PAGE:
Amanda Spielman, chief inspector of schools, recently said that teachers must stop trying “to wrap [pupils] in cotton wool”, because this leaves them ill-prepared for the challenges of later life.
Writing in The Telegraph, Spielman said that schools have to do more to “distinguish between real and imagined risk”. Ofsted will apparently train inspectors to ensure that schools are not rewarded for overbearing policies.
In many ways, Spielman is right. Things aren’t what they used to be.
I began school in the 1960s, at roughly the same time as our new head of Ofsted. My mates and I used to leave fishing lines overnight in the stream below our primary school in an illegal attempt to catch fish.
Mrs Humphreys, our Year 2 teacher, allowed us to leave the site during morning break, run down to the end of the field, climb the school fence, traverse the steep bank, crawl under the electrified barbed wire, walk through the wood full of strange toadstools, leap the stream, sprint up to the nursery lane pool through a field of cows, check our fishing lines, cross the road and amble back again.
We could have been drowned, electrocuted, trampled by a herd of cows, knocked down by a car, or even poisoned – if we had eaten the toxic toadstools. The whole time, we were teacher-less and without a parental permission letter. There wasn’t an online trips form to be seen.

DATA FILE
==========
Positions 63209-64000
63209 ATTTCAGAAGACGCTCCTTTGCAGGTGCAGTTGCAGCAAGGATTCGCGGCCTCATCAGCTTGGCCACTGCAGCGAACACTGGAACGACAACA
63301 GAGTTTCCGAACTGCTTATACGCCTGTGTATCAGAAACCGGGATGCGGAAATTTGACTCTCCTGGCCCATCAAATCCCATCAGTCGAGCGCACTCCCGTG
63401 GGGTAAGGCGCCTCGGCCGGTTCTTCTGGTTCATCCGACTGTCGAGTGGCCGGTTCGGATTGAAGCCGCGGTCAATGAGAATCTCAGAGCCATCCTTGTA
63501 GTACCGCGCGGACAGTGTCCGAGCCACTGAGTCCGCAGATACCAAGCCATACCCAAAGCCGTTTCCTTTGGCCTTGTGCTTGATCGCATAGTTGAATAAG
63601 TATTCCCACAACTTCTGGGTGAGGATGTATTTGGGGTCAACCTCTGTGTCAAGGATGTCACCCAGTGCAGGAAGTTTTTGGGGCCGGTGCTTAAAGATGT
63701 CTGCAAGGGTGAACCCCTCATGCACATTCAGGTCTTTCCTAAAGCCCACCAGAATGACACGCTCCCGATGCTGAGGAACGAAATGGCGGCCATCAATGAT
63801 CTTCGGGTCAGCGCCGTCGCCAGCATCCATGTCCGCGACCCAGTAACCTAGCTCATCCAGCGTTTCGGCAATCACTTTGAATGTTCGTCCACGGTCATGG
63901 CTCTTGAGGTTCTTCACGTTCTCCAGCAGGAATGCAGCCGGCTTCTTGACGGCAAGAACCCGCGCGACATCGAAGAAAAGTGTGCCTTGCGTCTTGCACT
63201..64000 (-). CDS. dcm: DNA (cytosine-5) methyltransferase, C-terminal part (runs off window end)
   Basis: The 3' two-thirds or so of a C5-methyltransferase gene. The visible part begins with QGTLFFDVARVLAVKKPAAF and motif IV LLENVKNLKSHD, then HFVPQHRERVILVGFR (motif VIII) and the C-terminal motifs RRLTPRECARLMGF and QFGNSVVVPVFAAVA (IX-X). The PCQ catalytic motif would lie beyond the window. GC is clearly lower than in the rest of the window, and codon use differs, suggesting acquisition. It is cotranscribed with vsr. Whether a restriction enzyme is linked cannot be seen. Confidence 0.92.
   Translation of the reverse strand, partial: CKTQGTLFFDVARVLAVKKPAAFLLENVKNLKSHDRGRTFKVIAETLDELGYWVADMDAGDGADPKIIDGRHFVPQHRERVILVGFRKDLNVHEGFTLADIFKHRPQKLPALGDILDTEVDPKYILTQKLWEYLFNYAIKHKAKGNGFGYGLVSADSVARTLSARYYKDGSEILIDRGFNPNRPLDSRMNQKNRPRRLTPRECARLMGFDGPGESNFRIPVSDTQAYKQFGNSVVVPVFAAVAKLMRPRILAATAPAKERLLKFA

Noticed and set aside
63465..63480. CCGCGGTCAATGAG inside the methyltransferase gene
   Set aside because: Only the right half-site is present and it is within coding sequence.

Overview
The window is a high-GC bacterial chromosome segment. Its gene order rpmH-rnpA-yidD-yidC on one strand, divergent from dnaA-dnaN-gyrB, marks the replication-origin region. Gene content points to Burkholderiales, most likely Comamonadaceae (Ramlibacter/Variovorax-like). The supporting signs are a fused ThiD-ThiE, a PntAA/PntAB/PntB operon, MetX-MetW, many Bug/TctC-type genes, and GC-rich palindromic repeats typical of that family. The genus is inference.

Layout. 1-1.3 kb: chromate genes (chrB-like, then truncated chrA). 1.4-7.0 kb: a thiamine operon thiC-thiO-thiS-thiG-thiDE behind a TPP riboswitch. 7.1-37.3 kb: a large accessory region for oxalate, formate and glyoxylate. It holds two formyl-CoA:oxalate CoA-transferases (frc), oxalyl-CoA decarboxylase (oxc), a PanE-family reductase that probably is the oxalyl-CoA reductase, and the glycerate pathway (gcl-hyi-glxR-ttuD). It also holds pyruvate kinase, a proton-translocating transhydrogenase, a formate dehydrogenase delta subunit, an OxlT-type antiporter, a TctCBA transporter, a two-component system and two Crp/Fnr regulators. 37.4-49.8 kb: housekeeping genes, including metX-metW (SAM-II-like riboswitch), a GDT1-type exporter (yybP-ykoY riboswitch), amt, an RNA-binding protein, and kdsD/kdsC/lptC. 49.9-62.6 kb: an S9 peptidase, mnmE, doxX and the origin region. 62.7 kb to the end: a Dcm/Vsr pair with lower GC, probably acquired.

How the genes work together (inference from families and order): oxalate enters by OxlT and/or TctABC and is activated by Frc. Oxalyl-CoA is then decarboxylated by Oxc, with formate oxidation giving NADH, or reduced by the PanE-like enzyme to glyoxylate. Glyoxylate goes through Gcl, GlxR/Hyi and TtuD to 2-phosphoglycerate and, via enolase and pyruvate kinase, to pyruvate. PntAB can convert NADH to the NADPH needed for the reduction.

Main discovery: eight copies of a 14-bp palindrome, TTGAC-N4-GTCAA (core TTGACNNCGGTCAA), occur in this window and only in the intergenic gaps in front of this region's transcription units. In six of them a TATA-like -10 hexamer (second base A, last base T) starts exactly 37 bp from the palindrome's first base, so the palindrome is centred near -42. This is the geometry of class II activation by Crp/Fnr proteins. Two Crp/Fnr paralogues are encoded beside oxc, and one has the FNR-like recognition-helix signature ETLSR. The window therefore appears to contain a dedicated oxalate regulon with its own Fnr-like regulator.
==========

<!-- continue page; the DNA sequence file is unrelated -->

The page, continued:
'Litigation and bubblewrap'
Imagine the career-ending consequences for teachers of such apparent neglect now. Such a scenario is beyond ridiculous in the current world of increased litigation and bubblewrap.
Spielman is definitely onto something. We know that levels of depression and anxiety are on the rise among young people. Could there possibly be a connection between this and the fact that our society seems to be increasingly risk-averse?
Adults would never want to see young people endangering themselves, but learning to take manageable risks is all part of being a teenager.
In fact, according to the University of Oxford’s Sarah-Jayne Blakemore, an expert on the adolescent brain, risk-taking is actually an “important evolutionary behaviour”.
If we do not allow our pupils to manage risk, they will find it harder when it comes to facing challenges later on. I would love, à la Spielman, to adopt the advice of JD Salinger’s character Holden Caulfield: “If they fall off, they fall off.”
In many ways, this is probably the best advice around for those of us dealing with risk-taking teenagers. The trouble is that, as it stands, if you’re a teacher and you run with this advice, you’ll probably get the sack.
John Tomsett is headteacher at Huntington School in York, and a member of the Headteachers’ Roundtable. He tweets @johntomsett